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I'm trying to send a multipart/related html email with embedded gif images. This email is generated using Oracle PL/SQL. My attempts have failed, with the image showing up as a red X (in Outlook 2007 and yahoo mail)

I've been sending html emails for some time, but my requirements are now to use several gif images in the email. I can store these on one of our web servers and just link to them, but many users email clients will not show them automatically and will need to either change settings or manually download them for each email.

So, my thoughts are to embed the image. My questions are:

  1. What am I doing wrong here?
  2. Is the embedding approach the correct one?
  3. Any other options if I need to use more and more images? Attachments won't work, as the images are typically logos and icons that won't make sense out of the context of the message. Also, some elements of the email are links into an online system, so generating a static PDF and attaching won't work (to my knowledge anyway).


MIME-Version: 1.0
Subject: Test
Content-Type: multipart/related; boundary="a1b2c3d4e3f2g1"


content-type: text/html;

    <head><title>My title</title></head>
    <div style="font-size:11pt;font-family:Calibri;">
    <p><IMG SRC="cid:my_logo" alt="Logo"></p>

... more html here ...



Content-Type: image/gif;
Content-Transfer-Encoding: base64
Content-Disposition: inline

[base64 image data here]


Many thanks.

BTW: Yes, I have verified that the base64 data is correct, as I can embed the image in the html itself (using same algo use for creating header data) and see image in Firefox/IE.

I should also note that this is NOT for spam, the emails are sent to specific clients who are expecting it daily. The content is data-driven, and not adverts.

share|improve this question
Quick question: are you hosting these images off-site or embedding them directly into the email? – JonLim Jul 15 '11 at 17:47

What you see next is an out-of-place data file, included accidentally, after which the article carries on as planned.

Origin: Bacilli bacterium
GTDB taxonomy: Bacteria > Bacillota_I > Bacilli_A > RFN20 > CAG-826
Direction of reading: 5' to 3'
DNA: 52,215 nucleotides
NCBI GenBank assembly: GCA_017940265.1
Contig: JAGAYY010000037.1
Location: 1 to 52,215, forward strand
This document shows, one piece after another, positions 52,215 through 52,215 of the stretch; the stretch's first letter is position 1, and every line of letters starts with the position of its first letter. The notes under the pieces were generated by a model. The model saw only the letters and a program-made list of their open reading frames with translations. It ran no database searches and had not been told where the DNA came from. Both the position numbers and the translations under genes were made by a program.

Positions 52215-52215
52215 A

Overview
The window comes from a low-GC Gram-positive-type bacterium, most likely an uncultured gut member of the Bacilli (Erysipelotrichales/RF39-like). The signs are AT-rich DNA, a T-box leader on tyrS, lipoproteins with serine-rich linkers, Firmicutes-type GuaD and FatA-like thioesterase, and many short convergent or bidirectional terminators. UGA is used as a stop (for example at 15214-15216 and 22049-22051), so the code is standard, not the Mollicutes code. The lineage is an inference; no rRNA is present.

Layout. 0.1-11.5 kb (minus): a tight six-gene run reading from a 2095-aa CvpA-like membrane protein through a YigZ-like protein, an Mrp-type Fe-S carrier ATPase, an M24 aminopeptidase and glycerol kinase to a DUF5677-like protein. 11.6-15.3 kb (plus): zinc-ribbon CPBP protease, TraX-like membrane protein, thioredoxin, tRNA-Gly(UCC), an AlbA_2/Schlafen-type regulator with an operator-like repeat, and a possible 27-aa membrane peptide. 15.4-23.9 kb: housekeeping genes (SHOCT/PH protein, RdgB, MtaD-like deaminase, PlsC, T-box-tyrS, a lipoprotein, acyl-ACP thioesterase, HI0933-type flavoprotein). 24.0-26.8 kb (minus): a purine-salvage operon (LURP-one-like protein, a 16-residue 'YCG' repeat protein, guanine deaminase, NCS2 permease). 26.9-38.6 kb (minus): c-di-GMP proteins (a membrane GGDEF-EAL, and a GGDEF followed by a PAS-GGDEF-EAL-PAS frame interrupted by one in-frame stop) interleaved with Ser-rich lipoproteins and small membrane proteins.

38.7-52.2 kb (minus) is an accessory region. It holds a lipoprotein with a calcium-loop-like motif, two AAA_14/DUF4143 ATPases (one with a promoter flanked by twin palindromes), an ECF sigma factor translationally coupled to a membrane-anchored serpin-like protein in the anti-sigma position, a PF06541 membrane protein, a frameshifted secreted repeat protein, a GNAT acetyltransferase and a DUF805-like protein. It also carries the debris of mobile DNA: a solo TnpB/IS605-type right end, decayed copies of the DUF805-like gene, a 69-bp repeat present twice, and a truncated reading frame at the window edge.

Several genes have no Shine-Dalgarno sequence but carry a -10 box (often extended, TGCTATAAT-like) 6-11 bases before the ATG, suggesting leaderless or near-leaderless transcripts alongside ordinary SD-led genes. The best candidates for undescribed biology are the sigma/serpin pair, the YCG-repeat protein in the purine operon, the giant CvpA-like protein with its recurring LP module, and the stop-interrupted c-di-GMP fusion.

Part of my question really, I can do either. I'm try here to embed them, but not sucessfully. If I just link to them, many users won't see the images without downloading them first, which I'd like to avoid. – tbone Jul 15 '11 at 17:52
A regular <img src="URL" /> worked for me, but it was an image that I hosted off-site. That doesn't work for you? – JonLim Jul 15 '11 at 18:05
"works" is subjective...yes, it works if the user is willing to download the images each time, but I'd like to avoid that and embed the image. – tbone Jul 15 '11 at 18:08
@JonLim: thanks for looking into it, see my comments in the answer for what I was missing. – tbone Jul 15 '11 at 19:03

7 Answers 7

up vote 52 down vote accepted

Try to insert it directly, this way you can insert multiple images at various locations in the email.

<img src="data:image/jpg;base64,/*base64-data-string here*/" />

And to make this post usefully for others to: If you don't have a base64-data string, create one easily at: from a image file.

Email source code looks something like this, but i really cant tell you what that boundary thing is for:

 Subject: ...
 Content-Type: multipart/related;

This is a multi-part message in MIME format.
Content-Type: text/html; charset=ISO-8859-15
Content-Transfer-Encoding: 7bit

<!DOCTYPE HTML PUBLIC "-//W3C//DTD HTML 4.01 Transitional//EN">

    <meta http-equiv="content-type" content="text/html; charset=ISO-8859-15">
  <body bgcolor="#ffffff" text="#000000">
    <img src="cid:part1.06090408.01060107" alt="">

Content-Type: image/png;
Content-Transfer-Encoding: base64
Content-ID: <part1.06090408.01060107>
Content-Disposition: inline;

[base64 image data here]


//EDIT: Oh, i just realize if you insert the first code snippet from my post to write an email with thunderbird, thunderbird automatically changes the html code to look pretty much the same as the second code in my post.

share|improve this answer
tried this first, it doesn't work for me for email. works fine for viewing in IE/Firefox, but not sent as email. – tbone Jul 15 '11 at 18:06
Perhaps u know a way (what would the content type be? text/html? the email headers I'd need to know to send a mixed html/image file this way) – tbone Jul 15 '11 at 18:13